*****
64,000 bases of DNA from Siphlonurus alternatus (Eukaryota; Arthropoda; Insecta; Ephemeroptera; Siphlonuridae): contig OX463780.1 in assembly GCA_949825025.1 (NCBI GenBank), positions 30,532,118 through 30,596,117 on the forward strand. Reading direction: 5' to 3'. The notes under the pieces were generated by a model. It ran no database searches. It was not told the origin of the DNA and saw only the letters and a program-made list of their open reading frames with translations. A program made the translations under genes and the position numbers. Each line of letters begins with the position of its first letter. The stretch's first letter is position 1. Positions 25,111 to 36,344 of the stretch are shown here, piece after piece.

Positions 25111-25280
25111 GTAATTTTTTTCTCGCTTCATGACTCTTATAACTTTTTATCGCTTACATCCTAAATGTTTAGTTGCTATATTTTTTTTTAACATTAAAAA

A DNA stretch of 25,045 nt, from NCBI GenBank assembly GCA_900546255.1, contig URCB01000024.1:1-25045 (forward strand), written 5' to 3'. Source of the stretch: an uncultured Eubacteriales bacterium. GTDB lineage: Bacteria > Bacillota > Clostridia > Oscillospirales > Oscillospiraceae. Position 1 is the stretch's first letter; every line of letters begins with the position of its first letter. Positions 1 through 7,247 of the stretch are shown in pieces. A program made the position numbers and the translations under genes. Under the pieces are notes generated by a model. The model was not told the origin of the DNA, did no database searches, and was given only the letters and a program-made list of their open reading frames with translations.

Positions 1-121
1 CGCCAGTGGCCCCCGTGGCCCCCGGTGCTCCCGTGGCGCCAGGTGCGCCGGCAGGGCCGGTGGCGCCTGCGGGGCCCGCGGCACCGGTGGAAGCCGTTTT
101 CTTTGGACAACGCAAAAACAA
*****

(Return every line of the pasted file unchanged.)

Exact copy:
64,000 bases of DNA from Siphlonurus alternatus (Eukaryota; Arthropoda; Insecta; Ephemeroptera; Siphlonuridae): contig OX463780.1 in assembly GCA_949825025.1 (NCBI GenBank), positions 30,532,118 through 30,596,117 on the forward strand. Reading direction: 5' to 3'. The notes under the pieces were generated by a model. It ran no database searches. It was not told the origin of the DNA and saw only the letters and a program-made list of their open reading frames with translations. A program made the translations under genes and the position numbers. Each line of letters begins with the position of its first letter. The stretch's first letter is position 1. Positions 25,111 to 36,344 of the stretch are shown here, piece after piece.

Positions 25111-25280
25111 GTAATTTTTTTCTCGCTTCATGACTCTTATAACTTTTTATCGCTTACATCCTAAATGTTTAGTTGCTATATTTTTTTTTAACATTAAAAA

A DNA stretch of 25,045 nt, from NCBI GenBank assembly GCA_900546255.1, contig URCB01000024.1:1-25045 (forward strand), written 5' to 3'. Source of the stretch: an uncultured Eubacteriales bacterium. GTDB lineage: Bacteria > Bacillota > Clostridia > Oscillospirales > Oscillospiraceae. Position 1 is the stretch's first letter; every line of letters begins with the position of its first letter. Positions 1 through 7,247 of the stretch are shown in pieces. A program made the position numbers and the translations under genes. Under the pieces are notes generated by a model. The model was not told the origin of the DNA, did no database searches, and was given only the letters and a program-made list of their open reading frames with translations.

Positions 1-121
1 CGCCAGTGGCCCCCGTGGCCCCCGGTGCTCCCGTGGCGCCAGGTGCGCCGGCAGGGCCGGTGGCGCCTGCGGGGCCCGCGGCACCGGTGGAAGCCGTTTT
101 CTTTGGACAACGCAAAAACAA